A Regent’s Park mansion is up for sale after a large loan secured by its Saudi owners expired, putting the house in the hands of lenders and triggering what is likely to be London’s most expensive home sale ever.
The Holme, situated on four acres of Regent’s Park in central London, has already attracted interest from ultra-wealthy buyers and agents selling the property are expecting a deal of up to £250m, according to people with knowledge of the transaction. That would top the price of London’s previous most expensive home, the £210m mansion overlooking Hyde Park owned by Evergrande founder Hui Ka Yan.
The sale and the unusual circumstances surrounding it provide a rare window into the dealings of wealthy foreign investors in London property – transactions that are usually shrouded in secrecy.
“It’s extraordinary to have four acres of Regent’s Park being repossessed,” said a real estate investor with knowledge of the sale, which was first reported by React News.
Prince Abdullah bin Khalid bin Sultan al-Saud, a member of the Saudi royal family and Saudi Arabia’s representative to the United Nations in Vienna, is one of the beneficial owners of the property along with other family members, according to Land Registry records.
The mansion fell into the hands of creditors after a loan of around £150m, secured by the property as well as other assets including a New York home and a plane, expired, according to three people with knowledge of the deal.
Crown Prince Mohammed bin Salman, the day-to-day ruler of the kingdom, squeezed members of the royal family and even arrested some princes, alongside business leaders, at the Ritz Carton hotel in Riyadh in 2017 in an alleged anti-corruption campaign. Since then, many royals have kept a lower profile amid rumors that more of their perks and riches could be stripped away. Prince Abdullah could not be reached for comment.
The Holme is the highest-value asset in the property portfolio against which the debt is secured, and the sale of the London home is seen as the easiest way to repay the loan, according to two people with knowledge of the deal.
Receivers have appointed agents Knight Frank and Beauchamp Estates to handle the luxury sale, according to two people with knowledge of the matter.
The 205-year-old villa, one of a small number of sought-after residences located within London’s central parkland, was built as a home for James Burton, a Georgian developer, who built large portions of the capital in areas such as Bloomsbury. and Regent Street. The free owner of the land is the Crown Estate. Knight Frank and Beauchamp Estates declined to comment.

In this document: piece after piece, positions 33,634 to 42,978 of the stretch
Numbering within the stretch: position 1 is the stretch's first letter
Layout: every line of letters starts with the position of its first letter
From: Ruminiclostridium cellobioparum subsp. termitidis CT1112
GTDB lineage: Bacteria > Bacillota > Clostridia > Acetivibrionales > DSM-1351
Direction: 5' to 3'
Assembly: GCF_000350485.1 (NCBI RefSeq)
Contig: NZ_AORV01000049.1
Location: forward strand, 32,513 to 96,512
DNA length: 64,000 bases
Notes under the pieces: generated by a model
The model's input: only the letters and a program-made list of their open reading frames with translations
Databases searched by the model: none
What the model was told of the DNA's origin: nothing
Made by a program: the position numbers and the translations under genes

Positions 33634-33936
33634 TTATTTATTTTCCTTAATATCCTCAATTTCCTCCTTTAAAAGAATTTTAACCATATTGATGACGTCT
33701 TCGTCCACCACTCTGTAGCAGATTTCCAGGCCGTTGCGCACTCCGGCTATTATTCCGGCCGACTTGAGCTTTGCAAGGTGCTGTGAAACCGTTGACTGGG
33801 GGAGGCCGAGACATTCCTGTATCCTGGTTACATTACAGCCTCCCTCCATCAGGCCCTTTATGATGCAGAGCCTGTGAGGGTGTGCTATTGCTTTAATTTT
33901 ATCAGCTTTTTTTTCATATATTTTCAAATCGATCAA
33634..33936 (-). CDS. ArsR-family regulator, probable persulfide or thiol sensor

“It’s a fitting trophy. . . and you’ll have to wait a bit for the next one, so I wouldn’t be surprised if it breaks records. It wouldn’t be a low-profile transaction, so it would require a buyer who isn’t shy,” said Roarie Scarisbrick, partner at Property Vision, a buying agent, who added that the list of buyers with the resources to buy the house is small and therefore , the final price is difficult to predict.
The market for London’s most expensive homes has been increasingly dominated by foreign buyers in recent decades, with UK capital favored in part because of its robust property laws and ability to buy discreetly, leaving virtually no trace of final property.
But the UK government has recently sought to shed light on opaque ownership structures, pressuring foreign organizations to declare their beneficial ownership status or face fines. According to a person with knowledge of the sales process, two of the three potential buyers who have expressed interest are from London, with the other being a foreigner. The home would likely be purchased by a developer rather than a family planning to live in it, he added.
The previous sale of London’s most expensive home, the 45-bedroom mansion at 2-8a Rutland Gate, was closed in secret shortly before the Covid-19 pandemic and involved a British Virgin Islands company buying the property from an entity registered in Curacao. The FT revealed last year that the house belongs to Hui, once China’s richest man.
Additional reporting by Sam Jones